Copilot will ask you what Dockerfile to deploy. Choose queue-consumer/Dockerfile:

Language: txt
Which Dockerfile would you like to use for queue-consumer?  [Use arrows to move, type to filter, ? for more help]
  > queue-consumer/Dockerfile
    Enter custom path for your Dockerfile
    Use an existing image instead

You will see Copilot create some resources on your behalf:

Language: txt
- Creating the infrastructure for stack task-protection-infrastructure-roles                    [create in progress]  [28.3s]
  - A StackSet admin role assumed by CloudFormation to manage regional stacks                   [create complete]    [13.0s]
  - An IAM role assumed by the admin role to create ECR repositories, KMS keys, and S3 buckets  [create in progress]  [10.9s]

Last not least, Copilot will ask you whether you'd like to deploy a test environment. Type y for "yes":

Language: txt
Would you like to deploy a test environment? [? for help] (y/N) y

You will then see AWS Copilot kick off a deployment. It will create some initial resources, build and push the container image, and then run a CloudFormation template deploy to roll out the container image on AWS Fargate, using Amazon ECS:

Language: txt
- Creating the infrastructure for stack task-protection-test-queue-consumer   [create complete]  [419.5s]
  - Update your environment's shared resources                                [create complete]  [0.0s]
  - An IAM role to update your environment stack                              [create complete]  [16.1s]
  - A KMS key to encrypt messages in your queues                              [create complete]  [121.3s]
  - An events SQS queue to buffer messages                                    [create complete]  [72.5s]
  - An IAM Role for the Fargate agent to make AWS API calls on your behalf    [create complete]  [13.3s]
  - A CloudWatch log group to hold your service logs                          [create complete]  [0.0s]
  - An ECS service to run and maintain your tasks in the environment cluster  [create complete]  [200.6s]
               Revision  Rollout      Desired  Running  Failed  Pending
      PRIMARY  1         [completed]  1        1        0       0
  - An ECS task definition to group your containers and run them on ECS       [create complete]  [0.0s]
  - An IAM role to control permissions for the containers in your tasks       [create complete]  [13.3s]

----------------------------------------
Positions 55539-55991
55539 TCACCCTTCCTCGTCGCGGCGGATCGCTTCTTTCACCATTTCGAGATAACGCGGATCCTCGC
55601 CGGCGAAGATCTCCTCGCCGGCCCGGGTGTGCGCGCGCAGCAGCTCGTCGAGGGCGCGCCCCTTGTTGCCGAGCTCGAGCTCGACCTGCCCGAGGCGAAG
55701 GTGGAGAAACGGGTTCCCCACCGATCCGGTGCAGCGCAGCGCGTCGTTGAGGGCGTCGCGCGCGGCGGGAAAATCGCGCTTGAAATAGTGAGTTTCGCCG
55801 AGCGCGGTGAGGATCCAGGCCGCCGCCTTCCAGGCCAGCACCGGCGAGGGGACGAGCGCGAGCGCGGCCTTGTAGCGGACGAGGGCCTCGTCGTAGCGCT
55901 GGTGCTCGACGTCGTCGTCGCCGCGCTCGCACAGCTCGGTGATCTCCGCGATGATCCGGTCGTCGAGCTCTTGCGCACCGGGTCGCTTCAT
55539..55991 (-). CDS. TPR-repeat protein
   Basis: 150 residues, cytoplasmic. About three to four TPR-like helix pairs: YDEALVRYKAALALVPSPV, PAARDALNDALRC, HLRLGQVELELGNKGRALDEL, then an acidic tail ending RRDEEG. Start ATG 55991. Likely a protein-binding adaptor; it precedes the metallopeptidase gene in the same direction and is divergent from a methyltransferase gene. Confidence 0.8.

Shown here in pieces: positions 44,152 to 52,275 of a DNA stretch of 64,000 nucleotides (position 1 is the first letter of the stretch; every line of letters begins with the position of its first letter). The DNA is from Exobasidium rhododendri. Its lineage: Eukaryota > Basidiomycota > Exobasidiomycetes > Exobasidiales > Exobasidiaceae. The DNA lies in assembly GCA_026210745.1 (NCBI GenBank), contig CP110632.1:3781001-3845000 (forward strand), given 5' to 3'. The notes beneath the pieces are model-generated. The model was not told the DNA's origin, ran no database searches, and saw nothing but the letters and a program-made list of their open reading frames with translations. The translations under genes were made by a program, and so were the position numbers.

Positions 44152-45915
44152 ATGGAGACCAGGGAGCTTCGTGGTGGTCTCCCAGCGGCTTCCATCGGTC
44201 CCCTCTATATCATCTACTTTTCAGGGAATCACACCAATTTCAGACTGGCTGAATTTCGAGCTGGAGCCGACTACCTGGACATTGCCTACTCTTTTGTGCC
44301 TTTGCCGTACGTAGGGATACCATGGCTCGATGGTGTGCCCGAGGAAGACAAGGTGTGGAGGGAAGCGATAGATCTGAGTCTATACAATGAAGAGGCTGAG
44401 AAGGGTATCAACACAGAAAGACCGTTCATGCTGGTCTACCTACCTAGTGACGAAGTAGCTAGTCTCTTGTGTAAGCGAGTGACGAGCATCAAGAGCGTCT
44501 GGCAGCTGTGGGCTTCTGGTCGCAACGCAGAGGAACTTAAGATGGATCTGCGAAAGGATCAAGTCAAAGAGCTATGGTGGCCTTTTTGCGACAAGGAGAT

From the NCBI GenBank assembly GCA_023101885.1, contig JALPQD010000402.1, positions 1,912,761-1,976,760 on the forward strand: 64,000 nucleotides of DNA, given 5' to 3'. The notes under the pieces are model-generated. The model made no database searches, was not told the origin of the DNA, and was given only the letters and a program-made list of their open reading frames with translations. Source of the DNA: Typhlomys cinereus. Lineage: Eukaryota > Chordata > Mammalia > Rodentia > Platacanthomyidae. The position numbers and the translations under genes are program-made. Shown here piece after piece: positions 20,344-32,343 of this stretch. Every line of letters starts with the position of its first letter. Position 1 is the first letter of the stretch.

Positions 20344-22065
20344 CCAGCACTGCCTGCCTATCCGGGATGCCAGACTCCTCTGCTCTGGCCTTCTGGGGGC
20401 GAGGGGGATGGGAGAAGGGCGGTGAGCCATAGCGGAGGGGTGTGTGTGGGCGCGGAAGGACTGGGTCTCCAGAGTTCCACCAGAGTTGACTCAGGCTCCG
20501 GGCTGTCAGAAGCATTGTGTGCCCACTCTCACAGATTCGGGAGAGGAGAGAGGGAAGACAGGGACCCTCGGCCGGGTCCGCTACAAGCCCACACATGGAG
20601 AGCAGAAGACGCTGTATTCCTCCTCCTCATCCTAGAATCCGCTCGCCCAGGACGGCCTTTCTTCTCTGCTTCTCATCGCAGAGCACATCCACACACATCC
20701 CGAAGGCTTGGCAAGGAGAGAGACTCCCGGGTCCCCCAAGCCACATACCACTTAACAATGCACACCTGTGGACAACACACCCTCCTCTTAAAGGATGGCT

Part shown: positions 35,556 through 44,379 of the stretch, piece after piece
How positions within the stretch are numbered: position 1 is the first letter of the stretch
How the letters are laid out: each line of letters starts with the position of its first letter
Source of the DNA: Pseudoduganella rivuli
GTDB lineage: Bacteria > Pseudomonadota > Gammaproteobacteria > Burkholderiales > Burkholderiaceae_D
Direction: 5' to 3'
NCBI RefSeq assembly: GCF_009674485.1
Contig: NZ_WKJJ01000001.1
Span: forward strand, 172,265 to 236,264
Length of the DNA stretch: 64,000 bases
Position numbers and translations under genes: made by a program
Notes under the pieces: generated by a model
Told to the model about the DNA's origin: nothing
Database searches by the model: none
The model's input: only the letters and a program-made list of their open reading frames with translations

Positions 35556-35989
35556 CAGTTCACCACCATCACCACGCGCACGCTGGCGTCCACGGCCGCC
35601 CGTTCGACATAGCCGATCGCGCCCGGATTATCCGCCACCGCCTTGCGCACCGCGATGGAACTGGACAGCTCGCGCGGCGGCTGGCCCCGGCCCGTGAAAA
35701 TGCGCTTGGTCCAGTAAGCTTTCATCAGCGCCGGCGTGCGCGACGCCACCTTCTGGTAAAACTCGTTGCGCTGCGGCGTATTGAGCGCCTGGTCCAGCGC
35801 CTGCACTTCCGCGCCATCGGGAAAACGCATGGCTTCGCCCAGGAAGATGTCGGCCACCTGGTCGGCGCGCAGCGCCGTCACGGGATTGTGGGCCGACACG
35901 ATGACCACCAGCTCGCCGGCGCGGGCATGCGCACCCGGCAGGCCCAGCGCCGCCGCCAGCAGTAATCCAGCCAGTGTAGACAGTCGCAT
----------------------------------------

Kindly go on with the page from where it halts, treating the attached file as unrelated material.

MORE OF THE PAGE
✔ Deployed service queue-consumer

Verify that the service is running with copilot svc status:

Language: txt
Found only one deployed service queue-consumer in environment test
Task Summary

  Running   ██████████  1/1 desired tasks are running


  ID        Status      Revision    Started At
  --        ------      --------    ----------
  0506b170  RUNNING     1           8 minutes ago

Test it out

Copilot has automatically created an SQS queue for this worker service. You can push messages to this SQS queue and the worker will pick up the job.

Open up the SQS console and look for the queue that was created. It should have a name similar to task-protection-test-queue-consumer*.

After selecting the queue, you can select "Send and receive messages" to send messages to the queue. This sample worker accepts messages that nothing but a number in the body of the message. You can put a number into the body of the message which is the number of milliseconds you want that job to take. For example 10000 is 10 seconds of time.

Navigate to the Amazon ECS console and check the logs tab for the service. You should see something similar to this:

Language: txt
2023-05-05T14:13:33.343-04:00 Acquiring task protection
2023-05-05T14:13:33.367-04:00	Long polling for messages
2023-05-05T14:13:40.560-04:00 543ad901-2eb2-4f42-9efe-28a2dd458bc2 - Received
2023-05-05T14:13:40.560-04:00	543ad901-2eb2-4f42-9efe-28a2dd458bc2 - Working for 20000 milliseconds
2023-05-05T14:14:00.571-04:00	543ad901-2eb2-4f42-9efe-28a2dd458bc2 - Done
2023-05-05T14:14:00.571-04:00	Releasing task protection
2023-05-05T14:14:00.611-04:00	Task protection released

The worker has done the following:

  1. Set task protection on itself
  2. Polled SQS for work to do
  3. Found a job to do and waits for 20,000 ms to simulate doing work
  4. Released the task protection from itself so that Amazon ECS can scale the task in if the queue is empty and there are too many worker tasks.

Next Steps

  • Add your own code to the existing worker to do any background jobs that you want to do. Then build a frontend service that pushes messages onto SQS for the backend worker to pick up and do.
  • Dig deeper into the ProtectionManager class and it's available settings and usage.